When I got home I was hollow.
I ended up outside in the dark, laying on the pavement, searching for the stars between porridge clouds.
The stars have always been my safe place. One of my first memories is from back in 1999, my family had moved from the city to a tiny country town that day, and everything felt like chaos. Somehow I ended up wandering out the front door and standing on the unfamiliar driveway staring at the stars.
I was three, but I can recall that moment with more clarity than most of my high school memories. I was wearing a pale purple-blue t-shirt, it was my favourite. I don’t remember how long I was out there for, but I think somewhere in the unfamiliarity I found a security in the sky that was bigger than anything I’d seen before.
Tonight, the moon was brighter than I think I’ve ever seen it.
It was almost burning through the sky with a cold, impossible fire, slipping in and out between the clouds.
When I was tiny I thought that the world was like a snow globe. Earth, surrounded by a domed sky that rotated around us. This night made me almost believe it again.
The clouds spin past, the light would dim, disappear, and for a moment I was just me and the pavement digging into my shoulder blades.
Then it would be back. Clear, as if it’s visibility had never waned.
I was not the best camera operator for this reason: I cannot remember which of the moving rings on the lens controls which function.
Setting up the perfect shot takes time. You have to make sure that the right things are in sharp focus, displayed on the monitor in perfect clarity. If you screw this up, you won’t get footage that can be used to its full potential. If you mess it up badly enough, you won’t even be able to tell what you’re meant to be looking at.
I would try to adjust the white balance, only to watch in shock and horror as my perfectly focused shot was no longer perfectly focused.
Sometimes I feel like someone has spun the focus ring on my brain.
Everything I believe in is too blurry to make out, I can’t identify the truth in the obscure landscape laid before me.
Still there, but hidden, blending in with the rest of the world.
On days like this, I feel like I have been shaken so hard that I can’t distinguish up from down.
I ache with uncertainty, I will tear myself to shreds in the desperate hope that something will shine through.
I’m trying to learn the art of refocusing.
The quick fix solution would be to snap the lens cap on, problem solved, stop straining your eyes to make out reality, slip into the comfort of darkness.
A single, solitary shade.
I got really, really good at this, and honestly, it did work for a bit, but I think I lost myself in it all. Everything felt flat, emotionless, empty.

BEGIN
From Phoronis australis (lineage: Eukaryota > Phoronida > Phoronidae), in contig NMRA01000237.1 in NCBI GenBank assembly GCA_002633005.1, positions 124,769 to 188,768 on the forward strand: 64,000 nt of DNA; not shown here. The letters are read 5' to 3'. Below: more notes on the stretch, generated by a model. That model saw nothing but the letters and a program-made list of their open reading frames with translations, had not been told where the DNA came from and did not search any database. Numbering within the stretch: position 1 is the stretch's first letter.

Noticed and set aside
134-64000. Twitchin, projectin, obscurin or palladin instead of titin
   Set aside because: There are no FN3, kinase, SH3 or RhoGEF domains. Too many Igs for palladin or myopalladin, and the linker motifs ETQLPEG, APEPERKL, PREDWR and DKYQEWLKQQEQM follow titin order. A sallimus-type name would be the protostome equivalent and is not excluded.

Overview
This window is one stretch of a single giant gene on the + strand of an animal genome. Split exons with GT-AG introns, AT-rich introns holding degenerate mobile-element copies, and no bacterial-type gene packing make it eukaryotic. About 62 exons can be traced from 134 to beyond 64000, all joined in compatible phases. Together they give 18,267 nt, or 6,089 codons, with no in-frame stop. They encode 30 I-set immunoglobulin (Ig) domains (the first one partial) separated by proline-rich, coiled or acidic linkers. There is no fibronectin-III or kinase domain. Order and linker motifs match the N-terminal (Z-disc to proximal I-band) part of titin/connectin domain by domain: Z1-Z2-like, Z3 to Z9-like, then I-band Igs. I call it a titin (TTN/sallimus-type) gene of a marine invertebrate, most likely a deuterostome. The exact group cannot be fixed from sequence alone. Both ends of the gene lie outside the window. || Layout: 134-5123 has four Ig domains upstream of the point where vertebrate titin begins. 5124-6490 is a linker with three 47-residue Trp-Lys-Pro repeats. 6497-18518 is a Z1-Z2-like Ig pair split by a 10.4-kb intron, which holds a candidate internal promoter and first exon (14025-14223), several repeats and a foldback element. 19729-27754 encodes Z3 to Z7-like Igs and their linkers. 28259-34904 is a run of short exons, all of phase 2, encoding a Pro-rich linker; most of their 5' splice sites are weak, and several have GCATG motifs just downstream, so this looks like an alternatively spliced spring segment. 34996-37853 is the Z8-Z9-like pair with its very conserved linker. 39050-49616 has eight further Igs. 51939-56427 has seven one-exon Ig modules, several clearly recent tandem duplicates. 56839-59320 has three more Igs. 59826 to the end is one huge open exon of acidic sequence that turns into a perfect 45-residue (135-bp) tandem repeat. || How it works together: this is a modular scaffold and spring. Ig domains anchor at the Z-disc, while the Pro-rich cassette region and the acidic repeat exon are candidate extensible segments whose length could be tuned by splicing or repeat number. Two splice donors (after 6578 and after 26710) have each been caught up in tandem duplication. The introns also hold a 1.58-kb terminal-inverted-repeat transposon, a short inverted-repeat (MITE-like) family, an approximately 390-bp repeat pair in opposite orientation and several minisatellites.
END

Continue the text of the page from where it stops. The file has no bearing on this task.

In those days I forgot about love. Everything was spoken in monotone. Every movement empty, tasteless and bland.
Numbness feels like safety, away from the pain and frustration of adjustment.
As I choose to step out of the darkness I often forget to refocus, I don’t redirect my attention on the truth. I let it fade into obscurity and my reality gets written by whatever shape I think I can see in the chaotic blur.
The thing about truth is that it just is.
Truth remains true regardless of the situation. Sometimes I forget this.
I want everything written out in plain black and white type, clear, exact.
I mean, the truth is always there. It’s just that sometimes this great shaking about throws it out of focus.
For me, part of this great undoing is relearning how to focus.
How to stop listening to the lies that promise me nothing but destruction disguised as answers.
Pulling myself from their seductive false promises.
Sometimes, in the moment, I feel that this process is pulling my insides out. There is a strange, dangerous comfort in giving up.
My narrative is ultimately one of redemption, and that requires a refocusing. Constantly fixing my mind on what I cannot yet see, but know is there.
It is the truth, and the truth has, and continues to set me free.
Slowly, day by day, hour by hour, moment by moment, I am learning to refocus.
When a focus ring is moved, it can take a lot of time to get it just right, and it won’t always take much to lose that precious spot where the depth of field is exactly as it should be. Life is messy and distracting.
None of this changes the reality of what lies in front of the lens.
But wow, is it a process.
It’s frustrating and seemingly endless some days.
Collapse on the floor in hot, angry tears.
Tear your hair out anger.
Quiet giving up for a time. Sit and stare at the wall because it is easier to sit in the blackness than the pain of your own temporary failings.
Lying on the freezing pavement in the dark.
Sometimes it is the moon and porridge clouds that remind you that truth is truth, that it is okay to be tired, that there are lies that want to hide beauty from you.
You can and will refocus, I am adjusting my focus, I will see the truth in it’s stunning clarity again.
All my love,